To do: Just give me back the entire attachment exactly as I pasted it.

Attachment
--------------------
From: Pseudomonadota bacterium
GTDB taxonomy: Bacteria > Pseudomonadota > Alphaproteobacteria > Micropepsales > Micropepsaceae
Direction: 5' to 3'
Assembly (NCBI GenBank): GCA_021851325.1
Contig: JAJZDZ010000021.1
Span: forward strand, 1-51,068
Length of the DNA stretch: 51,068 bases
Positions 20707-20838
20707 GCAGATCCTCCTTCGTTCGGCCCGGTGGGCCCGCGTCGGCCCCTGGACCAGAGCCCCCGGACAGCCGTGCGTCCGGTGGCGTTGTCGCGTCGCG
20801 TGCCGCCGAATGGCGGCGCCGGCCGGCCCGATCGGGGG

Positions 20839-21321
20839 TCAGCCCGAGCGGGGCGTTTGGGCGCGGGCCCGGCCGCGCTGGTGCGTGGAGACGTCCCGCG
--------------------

From: Pseudomonadota bacterium
GTDB taxonomy: Bacteria > Pseudomonadota > Alphaproteobacteria > Micropepsales > Micropepsaceae
Direction: 5' to 3'
Assembly (NCBI GenBank): GCA_021851325.1
Contig: JAJZDZ010000021.1
Span: forward strand, 1-51,068
Length of the DNA stretch: 51,068 bases
Positions 20707-20838
20707 GCAGATCCTCCTTCGTTCGGCCCGGTGGGCCCGCGTCGGCCCCTGGACCAGAGCCCCCGGACAGCCGTGCGTCCGGTGGCGTTGTCGCGTCGCG
20801 TGCCGCCGAATGGCGGCGCCGGCCGGCCCGATCGGGGG

Positions 20839-21321
20839 TCAGCCCGAGCGGGGCGTTTGGGCGCGGGCCCGGCCGCGCTGGTGCGTGGAGACGTCCCGCG